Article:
The SAILS Framework for Inquiry and Assessment addresses two main questions: what to assess and how to assess? It defines the range of inquiry skills and competencies addressed within the SAILS project for learning in science and discusses assessment and its purpose within the context of an inquiry classroom. Based on established research into cognition and assessment, it provides illustrative examples of classroom based assessment practices applied across the sciences.

SAILS diagram

Inquiry Skills and Competencies

Inquiry skills are what learners use to make sense of the world around them. Inquiry approaches can help students develop deep conceptual understanding and encourage engagement with science. Inquiry approaches provide both the impetus and experience that helps students acquire problem solving and lifelong learning skills. These skills are important so that all citizens may make informed and reasoned decisions. Within the SAILS project, inquiry in the science classroom is understood to be the intentional process of providing opportunities where students are actively involved in diagnosing problems, critiquing experiments and distinguishing alternatives, planning investigations, researching conjectures, searching for information, constructing models, debating with peers, and forming coherent arguments. In carrying out this project, SAILS has focussed on supporting the development of four inquiry skills (developing hypotheses, working collaboratively, forming coherent arguments, planning investigations) as well as the competencies of scientific reasoning and scientific literacy.

Assessment Practices

In classrooms, the role of assessment is to support and encourage student learning. Assessment within the inquiry classroom offers richer possibilities, both in terms of inquiry skills and competencies as well as methods to assess. Inquiry learning is an active and constructivist process thus assessment feedback should be integrated into this. Assessment of IBSE skills and competencies requires teachers to be able to use a variety of tools to determine where students are in their learning. From these data, they can make judgements that can help the student to decide on the next step in learning, and so guide them towards improvement. The SAILS Framework for Inquiry and Assessment considers the assessment and feedback in terms of what is assessed, when is it assessed and by whom is the assessment carried out.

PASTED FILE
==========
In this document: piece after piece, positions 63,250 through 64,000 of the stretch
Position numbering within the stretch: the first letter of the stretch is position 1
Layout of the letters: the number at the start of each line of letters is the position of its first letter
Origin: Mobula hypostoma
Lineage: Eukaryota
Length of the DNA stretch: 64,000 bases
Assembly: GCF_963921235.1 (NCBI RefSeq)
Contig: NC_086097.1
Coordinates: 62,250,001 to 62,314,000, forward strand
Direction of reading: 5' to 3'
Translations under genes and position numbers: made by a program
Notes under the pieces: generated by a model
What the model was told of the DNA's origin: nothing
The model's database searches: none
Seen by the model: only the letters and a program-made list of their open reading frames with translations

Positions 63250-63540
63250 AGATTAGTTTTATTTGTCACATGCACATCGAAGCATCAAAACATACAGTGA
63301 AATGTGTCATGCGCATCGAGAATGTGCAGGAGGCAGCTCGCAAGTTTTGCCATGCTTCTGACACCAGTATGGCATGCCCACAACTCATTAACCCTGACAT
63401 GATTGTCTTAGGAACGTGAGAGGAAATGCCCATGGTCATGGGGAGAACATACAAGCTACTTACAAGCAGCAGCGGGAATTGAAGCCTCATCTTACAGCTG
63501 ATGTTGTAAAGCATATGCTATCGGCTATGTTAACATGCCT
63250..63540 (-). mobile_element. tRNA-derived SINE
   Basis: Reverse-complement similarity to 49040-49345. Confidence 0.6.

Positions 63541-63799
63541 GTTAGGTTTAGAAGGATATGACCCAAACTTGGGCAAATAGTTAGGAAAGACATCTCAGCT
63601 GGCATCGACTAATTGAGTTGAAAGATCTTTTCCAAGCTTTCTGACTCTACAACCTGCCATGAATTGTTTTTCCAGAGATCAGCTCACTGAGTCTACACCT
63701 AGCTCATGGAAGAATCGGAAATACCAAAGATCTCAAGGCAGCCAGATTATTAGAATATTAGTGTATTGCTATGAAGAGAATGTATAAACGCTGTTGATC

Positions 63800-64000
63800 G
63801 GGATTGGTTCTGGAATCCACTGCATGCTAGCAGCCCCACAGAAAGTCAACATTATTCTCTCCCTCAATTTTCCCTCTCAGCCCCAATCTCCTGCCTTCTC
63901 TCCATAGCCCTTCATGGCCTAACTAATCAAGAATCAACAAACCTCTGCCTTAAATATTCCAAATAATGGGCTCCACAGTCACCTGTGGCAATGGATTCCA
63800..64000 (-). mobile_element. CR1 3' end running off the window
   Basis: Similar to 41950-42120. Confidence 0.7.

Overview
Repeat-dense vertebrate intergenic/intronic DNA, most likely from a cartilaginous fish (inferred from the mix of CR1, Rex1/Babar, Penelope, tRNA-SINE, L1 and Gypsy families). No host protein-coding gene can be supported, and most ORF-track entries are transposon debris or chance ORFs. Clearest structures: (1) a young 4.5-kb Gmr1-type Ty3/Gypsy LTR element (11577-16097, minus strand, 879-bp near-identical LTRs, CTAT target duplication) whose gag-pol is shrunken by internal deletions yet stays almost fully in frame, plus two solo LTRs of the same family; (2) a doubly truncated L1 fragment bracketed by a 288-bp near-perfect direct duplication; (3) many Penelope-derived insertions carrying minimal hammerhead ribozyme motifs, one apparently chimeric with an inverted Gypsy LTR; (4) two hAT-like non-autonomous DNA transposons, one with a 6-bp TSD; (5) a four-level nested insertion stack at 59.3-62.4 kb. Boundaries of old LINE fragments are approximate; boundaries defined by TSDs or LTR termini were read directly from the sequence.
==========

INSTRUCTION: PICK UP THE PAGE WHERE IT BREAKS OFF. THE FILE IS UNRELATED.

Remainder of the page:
SAILS Inquiry & Assessment Units

Through a dynamic collaboration between SAILS partners and teachers, nineteen SAILS Inquiry and Assessment Units have been developed which showcase the benefits of adopting inquiry approaches in classroom practice, exemplify how assessment practices are embedded in inquiry lessons and illustrate the variety of assessment opportunities and /or assessment processes available to science teachers. These units provide evidence that each inquiry skill and competence can be readily assessed. In particular, the units provide clear examples of how inquiry skills can be assessed, alongside content knowledge, scientific literacy and scientific reasoning and highlight the benefits of various types of assessments. The SAILS Framework for Inquiry and Assessment includes illustrative examples from the SAILS Inquiry and Assessment Units.